Hundreds of workers in Prince George's County climbed into decontamination suits Tuesday to get schooled on tackling disasters.
Southern Maryland Hospital Center hosted the "chaos obstacle course."
The disaster drill drove home the importance of being proactive rather than reactive.
Staffers at the hospital learned how to handle both man-made and natural disasters.
Nursing Manager Anne Johnson and her colleagues suited up for the first time in full decontamination gear.
"It gives you a certain knowledge that if something would happen, you have the right tools," Johnson said.
Across the room, lessons on detecting radiation were held. Participants moved bodies with blankets, diagnosed diseases and used chair lifts.
Dr. Eric McDonald, the chief of the Emergency Department, said, "We're getting people from all different parts of the hospital - nurses, physicians, people that work in housekeeping, people that work everywhere - because in a real disaster you never know who is going to have to respond."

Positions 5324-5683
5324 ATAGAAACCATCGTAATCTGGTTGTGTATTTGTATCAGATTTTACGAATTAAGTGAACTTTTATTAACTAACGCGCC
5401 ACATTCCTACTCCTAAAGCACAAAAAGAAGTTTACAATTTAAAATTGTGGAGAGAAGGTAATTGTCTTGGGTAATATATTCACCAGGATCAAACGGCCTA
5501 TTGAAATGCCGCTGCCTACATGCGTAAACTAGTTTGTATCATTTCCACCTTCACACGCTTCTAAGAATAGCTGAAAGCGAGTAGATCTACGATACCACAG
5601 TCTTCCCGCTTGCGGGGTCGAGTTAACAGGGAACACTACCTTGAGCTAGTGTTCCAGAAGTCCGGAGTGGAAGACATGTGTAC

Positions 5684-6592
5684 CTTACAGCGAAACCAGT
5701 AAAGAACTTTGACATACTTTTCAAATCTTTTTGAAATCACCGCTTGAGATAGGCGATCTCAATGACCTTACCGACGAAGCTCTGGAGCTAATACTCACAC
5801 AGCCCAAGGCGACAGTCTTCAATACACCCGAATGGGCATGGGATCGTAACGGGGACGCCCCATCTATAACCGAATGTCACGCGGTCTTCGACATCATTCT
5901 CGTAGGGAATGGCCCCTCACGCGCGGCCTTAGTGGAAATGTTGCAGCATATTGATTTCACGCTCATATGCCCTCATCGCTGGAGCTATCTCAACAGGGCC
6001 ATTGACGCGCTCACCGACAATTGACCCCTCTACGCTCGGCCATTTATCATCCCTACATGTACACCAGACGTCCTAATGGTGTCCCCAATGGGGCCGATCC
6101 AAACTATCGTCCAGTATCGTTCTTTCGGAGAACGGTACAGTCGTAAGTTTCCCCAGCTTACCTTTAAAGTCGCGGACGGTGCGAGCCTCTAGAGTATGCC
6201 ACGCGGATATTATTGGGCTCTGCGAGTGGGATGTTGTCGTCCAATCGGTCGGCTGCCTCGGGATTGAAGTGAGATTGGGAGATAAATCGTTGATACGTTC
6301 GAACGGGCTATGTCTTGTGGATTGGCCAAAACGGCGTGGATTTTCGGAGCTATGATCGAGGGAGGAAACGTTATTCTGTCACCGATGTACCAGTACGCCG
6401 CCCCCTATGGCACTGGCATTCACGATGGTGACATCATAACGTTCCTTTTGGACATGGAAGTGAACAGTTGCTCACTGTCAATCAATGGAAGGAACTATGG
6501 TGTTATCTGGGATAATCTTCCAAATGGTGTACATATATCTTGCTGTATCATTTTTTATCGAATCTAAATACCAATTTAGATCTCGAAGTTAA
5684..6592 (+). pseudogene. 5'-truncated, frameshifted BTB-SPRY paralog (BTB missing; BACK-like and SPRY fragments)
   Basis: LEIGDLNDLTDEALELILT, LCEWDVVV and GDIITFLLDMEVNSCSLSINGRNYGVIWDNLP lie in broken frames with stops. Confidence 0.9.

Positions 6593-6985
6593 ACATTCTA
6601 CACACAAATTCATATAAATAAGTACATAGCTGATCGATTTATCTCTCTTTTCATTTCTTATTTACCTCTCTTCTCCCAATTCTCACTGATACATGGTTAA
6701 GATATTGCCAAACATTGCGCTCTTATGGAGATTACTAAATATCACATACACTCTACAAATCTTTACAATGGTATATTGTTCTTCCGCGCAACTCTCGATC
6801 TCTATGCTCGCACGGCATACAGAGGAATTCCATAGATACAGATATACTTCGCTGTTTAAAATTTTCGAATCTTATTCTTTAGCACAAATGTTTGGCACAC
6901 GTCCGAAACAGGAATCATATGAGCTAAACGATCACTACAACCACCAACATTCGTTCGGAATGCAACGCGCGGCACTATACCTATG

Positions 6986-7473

To drive home the message, video of tornado-ravaged towns played in the background - a sobering reminder of how easily Mother Nature can shake up safety.
"We plan for those kinds of events on a regular basis. We practice and drill for them so that if it does happen in real life, it's not as much of a disaster as it was last time," said Emergency Department Clinical Leader Casey Scott.
The hospital plans on running through the disaster drills annually.
Tuesday's drills were conducted in honor of "National Disaster Preparedness Month."